Tag Archives: fear

L is for Loneliness (and Logic)

Let’s try this again. Yesterday’s L is for post was an aberration. No other way to explain it.

Loneliness is such a difficult emotion. When we are feeling lonely, we are probably also experiencing so many other emotions at the same time: depression, anxiety, shame, frustration, for starters. And, behind all of these feelings is probably fear: fear of being judged, fear that we will never find our people, fear of rejection.

With all of these emotions swirling around inside of us and with a perceived lack of support, we often are reluctant to take the steps that are necessary for connection. When we are depressed and anxious our natural inclinations are to curl up further, to retreat more deeply into ourselves. We may even reject overtures of kindness as “pity asks” if we allow ourselves to believe what our emotions are telling us.

Loneliness is particularly difficult because as humans we are wired to be in connection with others, and yet we are also oriented to danger, evolutionarily speaking. We are constantly scanning our environment, looking for danger. This predilection is what kept us alive and kept the gene pool advancing. But this tendency to look for danger resides in our reptilian brain and kicks in without us even knowing, and it keeps us from reaching toward others.

How do we get out of the place of loneliness then? How can we trust that our friends are genuine and not just reaching out to us because they feel sorry for us? I once had a therapist ask me if I really believed that all of my friends were in cahoots to take me on as a “project.” She asked me if I truly believed that they only called and invited me places because they had agreed that no one else would if they didn’t.

The good news is, we don’t only have our reptilian brain, but also our pre-frontal cortex which is where logic and reason reside. Emotions are powerful, but so are our developed brains. I didn’t have to think very long to realize that was a very unlikely scenario. Did I trust my friends, she asked? What did I know about them? Did this strike me as even a remote possibility? Of course not. My friends don’t have time for such projects, nor the inclination to trick someone into feeling loved. The very thought struck me as absurd. And that’s the thing about emotions—they are generally based on a faulty belief, i.e. “I’m lonely because no one likes me.”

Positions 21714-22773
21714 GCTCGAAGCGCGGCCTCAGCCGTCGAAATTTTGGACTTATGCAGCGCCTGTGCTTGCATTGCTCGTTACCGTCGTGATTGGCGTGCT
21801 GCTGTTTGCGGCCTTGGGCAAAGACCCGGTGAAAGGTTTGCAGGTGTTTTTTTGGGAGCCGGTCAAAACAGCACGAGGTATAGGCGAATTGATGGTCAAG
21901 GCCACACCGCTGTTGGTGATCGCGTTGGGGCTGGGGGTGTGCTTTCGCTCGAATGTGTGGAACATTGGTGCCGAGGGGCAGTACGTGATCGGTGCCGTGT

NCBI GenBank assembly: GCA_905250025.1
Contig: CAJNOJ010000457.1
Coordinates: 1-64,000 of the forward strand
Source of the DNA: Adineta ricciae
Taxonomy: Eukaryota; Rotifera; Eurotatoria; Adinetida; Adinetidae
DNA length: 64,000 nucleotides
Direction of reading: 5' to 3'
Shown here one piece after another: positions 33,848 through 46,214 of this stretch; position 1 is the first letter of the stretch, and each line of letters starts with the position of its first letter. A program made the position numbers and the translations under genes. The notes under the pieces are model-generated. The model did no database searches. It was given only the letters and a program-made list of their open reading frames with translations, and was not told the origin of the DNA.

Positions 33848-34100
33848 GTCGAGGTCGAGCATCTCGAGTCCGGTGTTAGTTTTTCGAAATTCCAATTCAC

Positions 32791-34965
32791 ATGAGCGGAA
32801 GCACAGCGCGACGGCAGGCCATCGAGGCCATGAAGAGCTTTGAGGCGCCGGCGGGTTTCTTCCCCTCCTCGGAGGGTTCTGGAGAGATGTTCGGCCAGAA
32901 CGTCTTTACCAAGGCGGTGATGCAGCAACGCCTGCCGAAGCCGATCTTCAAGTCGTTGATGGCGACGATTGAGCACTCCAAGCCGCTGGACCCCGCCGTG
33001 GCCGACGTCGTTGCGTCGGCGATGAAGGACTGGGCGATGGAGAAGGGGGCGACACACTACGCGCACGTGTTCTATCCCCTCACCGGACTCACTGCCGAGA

When we are confronted with these unpleasant emotions we can develop tools for coping. First, allow yourself to have the feeling. I’ve said it before, and I’ll say it again, emotions come and go. If we can expand our ability to sit with them and to recognize that nothing terrible will happen if we allow ourselves to fully feel our loneliness, we develop resilience. And we learn that we don’t have to be afraid. The feeling might not be as bad as we imagined.

Next, access what you know. List your friends and all of the people in your life that like you. Coworkers, classmates, teachers, family members, book club members, running buddies. Your spouse. Let the names wash over you, feel the love.

Take action. Pick up the phone, send an email, go for a walk and wave at your neighbors (from at least six feet away and wear a mask). Write a letter. Put up reminders around the house that you are loved. Chances are good that your reaching out will touch someone else who might be feeling similarly. If we can remember that we are more alike than different, we will feel more connected. I know that taking action can be difficult, but trust me when I say that not taking action will not alleviate your loneliness. You have to put yourself among your people to find them, and sometimes you have to do it over and over and over again.